After attending five guided Monumental Walking Tours, I decided to go solo: to try the self-guided, newly refreshed Singapore River Walk which was launched last month.
It is a 2.8km trail from Robertson Quay to Collyer Quay which has been around since 2005.
Recently, with a US$160,000 (S$224,700) grant by the American Express Foundation, seven new markers were added to the route, such as at the oldest mosque in Singapore, Masjid Omar Kampong Melaka.
There are 14 markers in total, and I planned to cover them all.
Armed with a map loaded on my phone, a cap and an iced tea in a takeaway cup, I made my way to the starting point at the colourful tongkang-shaped Alkaff Bridge at Robertson Quay.
The first few blue-and-white markers were easy to spot. They contained information and old photos of the heritage sites.
I uncovered interesting facts such as how Magazine Road was not named after glossy periodicals as I had thought, but after the ammunition that used to be stored there.
I did not know that Elgin Bridge, near Boat Quay, was the site of the first bridge to be built over the Singapore River in 1819, believed to have been a narrow footbridge.
I liked that I could go at my own pace - starting quite leisurely and then speeding up as it got hotter.
While most of the markers are located along the river, there are others located off the beaten path such as the mosque.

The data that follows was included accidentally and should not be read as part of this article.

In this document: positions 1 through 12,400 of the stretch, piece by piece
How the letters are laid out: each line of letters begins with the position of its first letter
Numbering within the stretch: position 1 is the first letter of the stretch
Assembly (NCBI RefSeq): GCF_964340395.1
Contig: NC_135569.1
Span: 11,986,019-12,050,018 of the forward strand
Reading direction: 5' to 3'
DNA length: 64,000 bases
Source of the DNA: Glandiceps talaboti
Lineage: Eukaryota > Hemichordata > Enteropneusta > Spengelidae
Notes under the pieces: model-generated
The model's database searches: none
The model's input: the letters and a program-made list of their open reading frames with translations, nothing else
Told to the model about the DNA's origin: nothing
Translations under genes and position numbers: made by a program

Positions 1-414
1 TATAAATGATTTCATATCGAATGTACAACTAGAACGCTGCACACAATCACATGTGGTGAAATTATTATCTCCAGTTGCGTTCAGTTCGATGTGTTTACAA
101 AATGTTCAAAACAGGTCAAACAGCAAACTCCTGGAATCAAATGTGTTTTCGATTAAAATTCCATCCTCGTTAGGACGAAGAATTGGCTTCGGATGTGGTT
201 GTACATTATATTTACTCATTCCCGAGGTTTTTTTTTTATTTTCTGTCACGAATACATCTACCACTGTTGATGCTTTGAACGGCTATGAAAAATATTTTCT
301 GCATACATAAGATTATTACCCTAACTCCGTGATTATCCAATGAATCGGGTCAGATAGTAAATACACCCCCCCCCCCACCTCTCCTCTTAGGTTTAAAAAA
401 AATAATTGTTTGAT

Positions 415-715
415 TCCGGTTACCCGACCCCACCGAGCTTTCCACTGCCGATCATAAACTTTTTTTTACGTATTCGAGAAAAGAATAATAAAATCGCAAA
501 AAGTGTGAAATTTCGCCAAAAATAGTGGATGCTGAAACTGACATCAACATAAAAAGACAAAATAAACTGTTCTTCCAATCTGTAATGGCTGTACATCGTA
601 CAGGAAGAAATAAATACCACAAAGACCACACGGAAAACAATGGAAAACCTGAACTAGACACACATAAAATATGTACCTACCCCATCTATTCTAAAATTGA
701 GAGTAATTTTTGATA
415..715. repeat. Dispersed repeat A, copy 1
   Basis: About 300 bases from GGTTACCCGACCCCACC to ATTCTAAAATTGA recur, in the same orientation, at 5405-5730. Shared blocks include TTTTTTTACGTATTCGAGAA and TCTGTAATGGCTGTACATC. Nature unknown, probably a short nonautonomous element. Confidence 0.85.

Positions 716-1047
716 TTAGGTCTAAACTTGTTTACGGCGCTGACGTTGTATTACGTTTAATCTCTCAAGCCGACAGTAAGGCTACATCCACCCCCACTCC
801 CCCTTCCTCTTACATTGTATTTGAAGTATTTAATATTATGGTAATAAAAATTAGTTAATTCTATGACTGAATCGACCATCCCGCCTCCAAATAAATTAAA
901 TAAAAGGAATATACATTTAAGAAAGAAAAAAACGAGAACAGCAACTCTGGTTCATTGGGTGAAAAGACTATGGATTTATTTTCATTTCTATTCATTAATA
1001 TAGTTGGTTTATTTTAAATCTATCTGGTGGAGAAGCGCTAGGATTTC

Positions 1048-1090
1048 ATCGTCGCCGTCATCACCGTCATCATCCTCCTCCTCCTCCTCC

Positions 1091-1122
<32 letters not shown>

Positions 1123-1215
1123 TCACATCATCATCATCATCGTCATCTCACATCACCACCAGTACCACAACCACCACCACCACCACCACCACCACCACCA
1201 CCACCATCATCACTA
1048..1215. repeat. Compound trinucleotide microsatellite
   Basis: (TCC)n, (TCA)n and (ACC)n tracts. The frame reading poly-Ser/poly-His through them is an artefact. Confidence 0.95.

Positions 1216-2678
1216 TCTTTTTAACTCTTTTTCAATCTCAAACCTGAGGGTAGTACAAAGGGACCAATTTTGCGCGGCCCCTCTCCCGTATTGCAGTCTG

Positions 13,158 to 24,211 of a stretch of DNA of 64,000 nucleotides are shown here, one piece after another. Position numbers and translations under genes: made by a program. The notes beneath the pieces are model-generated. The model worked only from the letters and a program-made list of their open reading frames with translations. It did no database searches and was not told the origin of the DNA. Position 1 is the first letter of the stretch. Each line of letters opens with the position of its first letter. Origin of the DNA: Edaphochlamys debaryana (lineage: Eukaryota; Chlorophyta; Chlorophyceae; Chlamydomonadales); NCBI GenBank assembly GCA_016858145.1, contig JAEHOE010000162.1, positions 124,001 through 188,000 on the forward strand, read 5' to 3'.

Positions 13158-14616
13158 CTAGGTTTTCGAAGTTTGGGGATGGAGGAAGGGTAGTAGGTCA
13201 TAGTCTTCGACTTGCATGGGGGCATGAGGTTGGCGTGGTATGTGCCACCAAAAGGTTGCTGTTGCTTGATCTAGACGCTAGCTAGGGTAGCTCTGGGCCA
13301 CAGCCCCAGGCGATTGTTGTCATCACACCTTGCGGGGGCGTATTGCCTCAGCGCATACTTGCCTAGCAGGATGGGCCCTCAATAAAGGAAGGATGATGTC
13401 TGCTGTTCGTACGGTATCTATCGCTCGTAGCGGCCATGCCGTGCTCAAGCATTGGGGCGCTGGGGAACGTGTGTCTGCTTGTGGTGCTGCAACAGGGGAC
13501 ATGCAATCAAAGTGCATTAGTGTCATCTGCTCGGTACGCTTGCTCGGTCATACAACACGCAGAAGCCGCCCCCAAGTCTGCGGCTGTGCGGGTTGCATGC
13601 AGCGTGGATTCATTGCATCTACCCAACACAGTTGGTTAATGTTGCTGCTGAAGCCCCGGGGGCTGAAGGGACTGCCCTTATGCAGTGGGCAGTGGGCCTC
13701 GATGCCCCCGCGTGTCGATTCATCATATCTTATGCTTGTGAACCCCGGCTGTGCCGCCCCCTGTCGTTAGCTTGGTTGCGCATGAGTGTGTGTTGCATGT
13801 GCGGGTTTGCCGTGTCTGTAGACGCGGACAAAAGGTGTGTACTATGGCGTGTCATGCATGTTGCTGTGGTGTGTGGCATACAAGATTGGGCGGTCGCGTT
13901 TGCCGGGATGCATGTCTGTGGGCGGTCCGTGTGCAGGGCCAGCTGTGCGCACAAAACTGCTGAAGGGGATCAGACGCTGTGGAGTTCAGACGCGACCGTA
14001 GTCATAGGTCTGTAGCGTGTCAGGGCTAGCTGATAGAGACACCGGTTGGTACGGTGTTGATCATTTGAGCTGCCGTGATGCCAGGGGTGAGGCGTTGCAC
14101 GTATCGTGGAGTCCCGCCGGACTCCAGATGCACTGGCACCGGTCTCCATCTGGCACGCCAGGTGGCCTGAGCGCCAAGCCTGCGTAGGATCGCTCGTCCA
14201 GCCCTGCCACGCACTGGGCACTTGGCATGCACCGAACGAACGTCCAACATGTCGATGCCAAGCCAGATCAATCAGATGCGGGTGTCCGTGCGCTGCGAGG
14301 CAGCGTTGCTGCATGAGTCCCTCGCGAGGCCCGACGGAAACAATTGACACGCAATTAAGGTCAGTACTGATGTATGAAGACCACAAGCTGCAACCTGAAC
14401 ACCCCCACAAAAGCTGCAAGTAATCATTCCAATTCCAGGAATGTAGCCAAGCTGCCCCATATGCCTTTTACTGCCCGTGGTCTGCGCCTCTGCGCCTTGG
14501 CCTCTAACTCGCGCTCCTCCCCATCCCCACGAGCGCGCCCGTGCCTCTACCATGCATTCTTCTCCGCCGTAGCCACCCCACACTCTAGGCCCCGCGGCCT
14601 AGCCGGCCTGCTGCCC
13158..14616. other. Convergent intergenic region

Google Maps failed me at some points, causing me to backtrack a few times.
Because of this, as well as my need to read all the information on the plaques, a walk that should have taken two hours took almost three. An activity tracker on my phone said I covered a distance of almost 8km.
However, I realised that there is a trick to enjoying a self-guided tour - which is to forget about "clearing" all the available stops.
Instead, focus on the story the tour is telling and let your imagination run free.
The new Singapore River Walk is about the evolution of the river, from its importance to the different communities which developed alongside it, to the development of Singapore's commercial industry in the Central Business District.
As I walked past a replica of Whampoa's Ice House in Clarke Quay, I thought about merchant Hoo Ah Kay's (known as Whampoa) short-lived ice business, where supply, in the form of ice imported from New England in America, outstripped demand in the pre-refrigerator age.
In Market Street at Raffles Place, - I was there during a very busy Monday lunch hour - I imagined the roar of the Chettiar bankers in the 1900s offering capital for new businesses.
It was only then that the tour started coming alive for me. At my endpoint at Clifford Pier in Collyer Quay, I swore that I started seeing the world in black and white.
Collyer Quay was the first thing that maritime travellers would see when they sailed to Singapore.
Though it was my last stop on the tour, my mind continued to wander long after, thinking of all the history the river witnessed.